Advantages of Cored Wire in Submerged Arc Welding Applications - MillerWelds

Advantages of Cored Wire in Submerged Arc Welding Applications

Print Article
Understanding the important roles of the flux and wires can help companies realize the full potential of the submerged arc welding (SAW) process. The numerous advantages SAW offers for productivity and weld quality — especially when paired with cored wire specifically formulated for the process — make the investment one to consider for many heavy industrial applications.

Productivity is important in many manufacturing and industrial welding applications, but maximizing throughput without sacrificing quality requires careful selection of process, procedures, equipment and consumables.

Submerged Arc welding (SAW) is a high-efficiency, high-productivity, wire-fed process that is often used in demanding heavy industrial applications such as pressure vessel fabrication, offshore and wind tower production. 

While solid wires are a common and familiar choice for SAW, the productivity benefits of the process can be improved even more when paired with cored wire.

This article discusses the advantages that can be found by using cored wire in Submerged Arc welding applications.


Basics of cored wire

Cored wires are drawn from tubes filled with powder that is manufactured to introduce specific chemical or mechanical properties into the weld.  

The primary advantage of this wire design is increased welding deposition rates, but cored wire can also be used to alloy the weld to compensate for high heat input and high dilution welds. In addition, the introduction of basic elements into the core composition can also help reduce oxygen content in the weld deposit to increase toughness.

The development and production of cored wires can be quite flexible and responsive to help meet evolving industry trends and application requirements, offering flexibility in some applications.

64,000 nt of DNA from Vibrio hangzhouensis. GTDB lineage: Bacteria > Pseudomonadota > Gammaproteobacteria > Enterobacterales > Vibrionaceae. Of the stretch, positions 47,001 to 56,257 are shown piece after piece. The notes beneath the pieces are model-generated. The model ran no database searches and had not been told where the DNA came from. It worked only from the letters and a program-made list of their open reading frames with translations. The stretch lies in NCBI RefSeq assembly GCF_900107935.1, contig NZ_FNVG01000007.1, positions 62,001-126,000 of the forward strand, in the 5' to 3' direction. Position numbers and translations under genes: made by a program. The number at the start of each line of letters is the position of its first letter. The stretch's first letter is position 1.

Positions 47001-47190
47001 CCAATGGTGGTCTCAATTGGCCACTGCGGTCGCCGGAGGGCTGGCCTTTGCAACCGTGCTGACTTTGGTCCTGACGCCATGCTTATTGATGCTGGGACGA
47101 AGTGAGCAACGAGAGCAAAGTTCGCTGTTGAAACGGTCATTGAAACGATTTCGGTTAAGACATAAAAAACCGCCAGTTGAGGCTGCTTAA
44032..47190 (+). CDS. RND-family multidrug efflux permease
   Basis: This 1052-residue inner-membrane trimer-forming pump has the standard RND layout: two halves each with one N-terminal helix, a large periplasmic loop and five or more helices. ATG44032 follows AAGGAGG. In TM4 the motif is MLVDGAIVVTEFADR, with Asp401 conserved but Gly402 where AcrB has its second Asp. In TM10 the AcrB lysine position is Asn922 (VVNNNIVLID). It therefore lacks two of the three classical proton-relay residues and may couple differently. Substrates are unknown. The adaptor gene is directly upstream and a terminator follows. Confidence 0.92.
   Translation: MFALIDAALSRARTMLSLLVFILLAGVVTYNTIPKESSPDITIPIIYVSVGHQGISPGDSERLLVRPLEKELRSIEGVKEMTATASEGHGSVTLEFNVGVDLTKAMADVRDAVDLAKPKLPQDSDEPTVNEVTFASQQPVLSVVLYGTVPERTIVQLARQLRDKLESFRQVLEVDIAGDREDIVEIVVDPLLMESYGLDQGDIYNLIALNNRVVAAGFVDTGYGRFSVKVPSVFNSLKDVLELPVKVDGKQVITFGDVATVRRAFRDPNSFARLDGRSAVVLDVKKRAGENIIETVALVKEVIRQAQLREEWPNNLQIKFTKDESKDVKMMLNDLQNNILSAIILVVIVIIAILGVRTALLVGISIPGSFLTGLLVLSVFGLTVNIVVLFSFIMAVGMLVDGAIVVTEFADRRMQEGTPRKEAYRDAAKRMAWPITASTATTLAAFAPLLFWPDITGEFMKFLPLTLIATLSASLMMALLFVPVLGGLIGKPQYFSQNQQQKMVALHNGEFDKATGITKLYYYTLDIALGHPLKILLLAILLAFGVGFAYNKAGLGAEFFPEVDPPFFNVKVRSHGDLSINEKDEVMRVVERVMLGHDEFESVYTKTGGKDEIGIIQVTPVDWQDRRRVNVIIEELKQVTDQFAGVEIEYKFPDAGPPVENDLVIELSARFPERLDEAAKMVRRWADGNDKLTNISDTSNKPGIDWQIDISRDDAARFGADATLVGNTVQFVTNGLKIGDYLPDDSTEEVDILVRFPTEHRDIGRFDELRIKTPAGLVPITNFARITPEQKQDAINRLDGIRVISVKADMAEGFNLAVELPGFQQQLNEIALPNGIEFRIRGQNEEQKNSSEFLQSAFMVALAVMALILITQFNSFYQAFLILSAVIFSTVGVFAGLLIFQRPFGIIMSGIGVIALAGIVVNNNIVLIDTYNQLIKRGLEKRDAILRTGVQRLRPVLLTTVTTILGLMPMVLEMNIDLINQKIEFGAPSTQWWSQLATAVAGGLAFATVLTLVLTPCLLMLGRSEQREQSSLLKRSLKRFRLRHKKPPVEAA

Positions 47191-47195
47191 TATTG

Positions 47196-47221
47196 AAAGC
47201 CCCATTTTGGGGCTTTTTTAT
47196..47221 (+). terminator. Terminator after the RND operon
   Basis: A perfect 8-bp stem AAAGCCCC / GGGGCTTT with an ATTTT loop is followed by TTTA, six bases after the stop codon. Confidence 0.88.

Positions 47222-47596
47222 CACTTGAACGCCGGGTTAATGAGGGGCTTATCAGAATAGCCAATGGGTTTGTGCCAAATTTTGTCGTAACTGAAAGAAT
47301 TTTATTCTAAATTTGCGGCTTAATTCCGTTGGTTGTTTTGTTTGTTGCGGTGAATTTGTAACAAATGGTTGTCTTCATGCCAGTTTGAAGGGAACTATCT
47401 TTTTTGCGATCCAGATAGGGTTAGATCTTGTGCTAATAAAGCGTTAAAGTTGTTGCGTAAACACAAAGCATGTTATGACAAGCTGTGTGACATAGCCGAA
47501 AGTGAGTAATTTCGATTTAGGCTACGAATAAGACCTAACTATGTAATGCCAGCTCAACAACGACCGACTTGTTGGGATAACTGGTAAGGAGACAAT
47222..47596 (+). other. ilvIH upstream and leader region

Greater deposition rates

Cored wires are, for many applications, a higher productivity alternative due to their greater deposition rates.

Cored wire requires greater wire feed speed to achieve a given amperage when compared to a solid wire of the same diameter and welding contact-tip-to-work distance. This is due to the increased current density and resistive heating effect of cored wire; the energy of the arc is generally concentrated to the solid outer “sheath” of the wire as opposed to the powdered core. 

An increased deposition rate translates to the ability to put more metal down in the same amount of time compared to solid wires, without significantly changing amperage and voltage.

When the deposition rate is increased, it is often possible to use higher travel speeds than solid wires and still maintain a given weld size. This presents an opportunity for improved productivity by speeding up the process and reducing the time it takes to complete a weld.

Since labor is the largest cost of any welding operation, even a small reduction in cycle time can provide a huge cost savings in the long run — without sacrificing weld quality.


Less part rework

The advantages offered by cored wires can also result in less part rework for an operation, which in turn helps improve productivity, save time and reduce costs.